Another sound of my morning, more regular than the trains or the rooster, was the call to prayer from the mosque.
Although we seem to be surrounded by mosques in Maadi, I have yet to hear an early morning call to prayer. I hear all the other calls, but not the first one. In Lautoka, I often heard the first call, and, sometimes, the evening call, but I don’t remember any of the others. Perhaps I was busy at school or swimming at the club, or playing with friends during the day. I liked the first call of the day. The mosque was on the other side of Churchill Park, catty- corner to our house.
Home, Verona Street, Lautoka
The call floated clearly over our neighborhood. I didn’t know what was being said, but I liked the song of it; the way it wove through and over the early morning air and out to an endless beyond. Later, when I was slightly older, the call changed in tone because it was delivered through loud speakers. The sublime purity of the call was masked as it struggled with the crackles and harshness of the new technology of speakers. The change made me sad for a while.
In Maadi, the mosques have loud speakers, too. Sometimes, I wish I could hear the solitary, unaided call of the muezzin again. I miss its beauty; its resonance.
What do you hear as you wake in the morning? ” Maadi, Cairo, November, 1994.
There was no YouTube in 1994 to give my children an opportunity to hear a call to prayer similar to the one I knew as a child. Today I found this clip.
This took me home again to a time of great happiness and love; a time when, by and large, my small world was a friendly, welcoming place, rich in experience, and a delight to play in.
As for the elusive Mr Cockalarum; perhaps you hear him, or have heard him, in your neighborhood.
It’s ‘best foot forward’ and one step closer to the special occasion mentioned in my previous blog post , but before we get there,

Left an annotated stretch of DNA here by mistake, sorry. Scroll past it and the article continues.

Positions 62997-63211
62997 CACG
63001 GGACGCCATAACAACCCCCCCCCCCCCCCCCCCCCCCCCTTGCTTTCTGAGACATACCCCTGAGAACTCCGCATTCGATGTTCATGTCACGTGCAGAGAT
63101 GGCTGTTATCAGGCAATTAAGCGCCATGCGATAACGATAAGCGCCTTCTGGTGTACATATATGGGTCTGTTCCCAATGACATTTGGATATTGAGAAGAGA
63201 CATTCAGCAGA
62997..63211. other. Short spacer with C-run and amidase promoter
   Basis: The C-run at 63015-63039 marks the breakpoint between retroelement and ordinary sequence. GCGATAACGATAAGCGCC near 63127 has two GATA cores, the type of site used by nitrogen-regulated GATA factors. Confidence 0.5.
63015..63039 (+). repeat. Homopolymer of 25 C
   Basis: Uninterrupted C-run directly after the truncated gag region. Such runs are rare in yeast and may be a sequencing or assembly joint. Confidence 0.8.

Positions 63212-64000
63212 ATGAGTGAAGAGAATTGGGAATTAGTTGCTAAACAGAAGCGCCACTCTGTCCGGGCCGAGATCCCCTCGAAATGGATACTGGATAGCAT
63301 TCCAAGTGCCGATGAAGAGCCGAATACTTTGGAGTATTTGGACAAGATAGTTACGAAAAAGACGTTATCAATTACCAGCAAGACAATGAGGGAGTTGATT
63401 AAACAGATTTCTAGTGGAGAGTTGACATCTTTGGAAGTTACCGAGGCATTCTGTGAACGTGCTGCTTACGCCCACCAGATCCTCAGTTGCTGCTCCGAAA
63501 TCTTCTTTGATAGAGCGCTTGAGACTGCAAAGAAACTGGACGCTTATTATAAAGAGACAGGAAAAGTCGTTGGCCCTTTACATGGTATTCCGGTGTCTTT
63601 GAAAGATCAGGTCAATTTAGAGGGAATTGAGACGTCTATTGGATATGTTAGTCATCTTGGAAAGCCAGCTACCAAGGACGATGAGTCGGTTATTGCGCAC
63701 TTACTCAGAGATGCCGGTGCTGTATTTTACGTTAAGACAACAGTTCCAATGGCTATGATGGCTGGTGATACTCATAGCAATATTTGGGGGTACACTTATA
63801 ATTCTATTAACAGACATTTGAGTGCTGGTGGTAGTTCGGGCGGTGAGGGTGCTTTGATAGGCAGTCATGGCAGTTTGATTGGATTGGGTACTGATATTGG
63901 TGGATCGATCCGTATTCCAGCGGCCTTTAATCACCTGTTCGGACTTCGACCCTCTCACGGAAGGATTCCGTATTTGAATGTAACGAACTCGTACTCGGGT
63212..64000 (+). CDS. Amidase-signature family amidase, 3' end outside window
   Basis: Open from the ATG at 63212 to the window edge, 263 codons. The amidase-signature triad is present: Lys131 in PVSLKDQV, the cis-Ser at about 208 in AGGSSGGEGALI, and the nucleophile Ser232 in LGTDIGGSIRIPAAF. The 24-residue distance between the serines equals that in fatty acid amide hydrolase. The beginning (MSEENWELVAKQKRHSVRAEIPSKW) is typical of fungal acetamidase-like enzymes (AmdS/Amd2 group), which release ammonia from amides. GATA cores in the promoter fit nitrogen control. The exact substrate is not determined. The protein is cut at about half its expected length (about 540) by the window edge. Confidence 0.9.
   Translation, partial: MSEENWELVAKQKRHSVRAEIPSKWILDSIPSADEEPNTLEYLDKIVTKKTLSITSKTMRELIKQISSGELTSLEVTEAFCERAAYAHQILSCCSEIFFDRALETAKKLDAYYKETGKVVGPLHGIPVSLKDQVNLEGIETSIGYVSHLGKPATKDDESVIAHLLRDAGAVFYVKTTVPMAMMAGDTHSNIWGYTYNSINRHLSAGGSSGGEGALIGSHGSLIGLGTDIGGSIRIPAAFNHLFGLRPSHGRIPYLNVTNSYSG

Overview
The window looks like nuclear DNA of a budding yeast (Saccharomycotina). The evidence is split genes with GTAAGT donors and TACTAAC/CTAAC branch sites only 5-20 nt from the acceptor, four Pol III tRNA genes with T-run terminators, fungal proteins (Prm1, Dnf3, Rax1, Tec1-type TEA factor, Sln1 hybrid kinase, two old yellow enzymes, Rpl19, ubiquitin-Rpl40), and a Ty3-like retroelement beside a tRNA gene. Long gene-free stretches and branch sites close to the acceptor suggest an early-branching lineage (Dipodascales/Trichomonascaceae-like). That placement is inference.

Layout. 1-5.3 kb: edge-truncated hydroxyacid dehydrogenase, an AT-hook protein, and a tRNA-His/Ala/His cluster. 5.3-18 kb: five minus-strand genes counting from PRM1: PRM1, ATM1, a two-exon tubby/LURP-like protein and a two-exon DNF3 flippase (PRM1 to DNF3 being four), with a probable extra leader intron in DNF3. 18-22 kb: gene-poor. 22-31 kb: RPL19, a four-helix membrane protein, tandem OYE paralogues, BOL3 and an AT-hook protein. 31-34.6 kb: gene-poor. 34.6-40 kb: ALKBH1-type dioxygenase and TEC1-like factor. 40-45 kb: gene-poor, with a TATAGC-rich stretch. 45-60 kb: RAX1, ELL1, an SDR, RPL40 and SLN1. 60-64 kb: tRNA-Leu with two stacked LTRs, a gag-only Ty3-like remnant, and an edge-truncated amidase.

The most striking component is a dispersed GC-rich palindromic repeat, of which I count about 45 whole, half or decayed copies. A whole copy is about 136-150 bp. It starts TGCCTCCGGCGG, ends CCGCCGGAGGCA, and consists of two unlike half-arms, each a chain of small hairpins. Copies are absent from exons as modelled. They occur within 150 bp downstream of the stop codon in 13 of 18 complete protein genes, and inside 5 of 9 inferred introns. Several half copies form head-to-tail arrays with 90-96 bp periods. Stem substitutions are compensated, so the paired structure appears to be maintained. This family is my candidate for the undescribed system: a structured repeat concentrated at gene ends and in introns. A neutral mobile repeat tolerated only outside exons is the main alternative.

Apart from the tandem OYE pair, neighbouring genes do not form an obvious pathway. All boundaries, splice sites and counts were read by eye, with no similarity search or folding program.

One step closer, best foot forward
I want to take one step (plus several hundred more) back to a dear character who entered my life in 2012. If you are a long time follower of my blog you will have met her before but I am sure you will agree that renewing acquaintances is often as much fun as making new ones.
So, let me introduce you to ~~~~~~~~
who arrived on Christmas Day , complete with name. She is, in her regular domestic life, a decorative paper weight, only, most of the time, she decorates a chest of drawers and no paper comes near her.
She has a few animals to keep her company, including some of her own kind. However, every now and again, even a paperweight can do with a change of scenery and a new point of view, so I decided to take Mrs Cockalarum on an autumnal excursion.
Starting indoors, we tried out the floor,
then a higher peachy perch,
but her view was obscured so we went outside, where she dusted her feathers with the light scent of alyssum and
pecked at the sweetest red berries.
After which she looked at the world from a seat made of corn and silken tassels
and took a swing in a hanging basket.
Today, the world was full of surprises for me and Mrs Cockalarum, not the least of which was finding this in the tree outside my house!
Footnote: The berries are called New Zealand cranberries. They are delicious but are not much like any cranberries that I have ever tasted. Their real name is Chilean Guava ( Ugni molinae (Mrytus ugni)). Apparently the berries were a favourite with Queen Victoria. Mrs Cockalarum and I have given our unroyal seal of approval, too.
Another footnote: Are you wondering about the word, Cockalarum, like I was? I am not sure I would like Mr Cockalarum (wherever he is), yet Google tells me that cockalarum heroes were popular in their day. I have seen Seba Smith’s Major Jack Downing referred to as a cockalarum hero. Whether or not that is true, he is certainly an interesting character, a “beloved American hero, whose name was synonymous with Yankee Doodle…”.
Yes! the prodigal blogger has returned. Did you notice that I had been away, flirting with Instagram and loafing about on tropical beaches? Probably not. In any case, no need to rush to greet me with the fatted calf et al. What I would appreciate, dear readers, if you are willing to indulge me, is some ‘sartorial’ advice, on the ring and robe side of things. Good Lord, how I need it.
Fashion Failure or Fashion Follower? Foto failure for sure.
Yes, well, moving on from odd assortments and mix and unmatch couture….
Very soon, I will be meeting a little someone’s new friend. It will be a special occasion and I would like to honour it by wearing some purple accessories. ( Purple is such a perfect colour for important occasions. 🙂 ) Please give me your opinions on which jewellery I should wear for our meeting.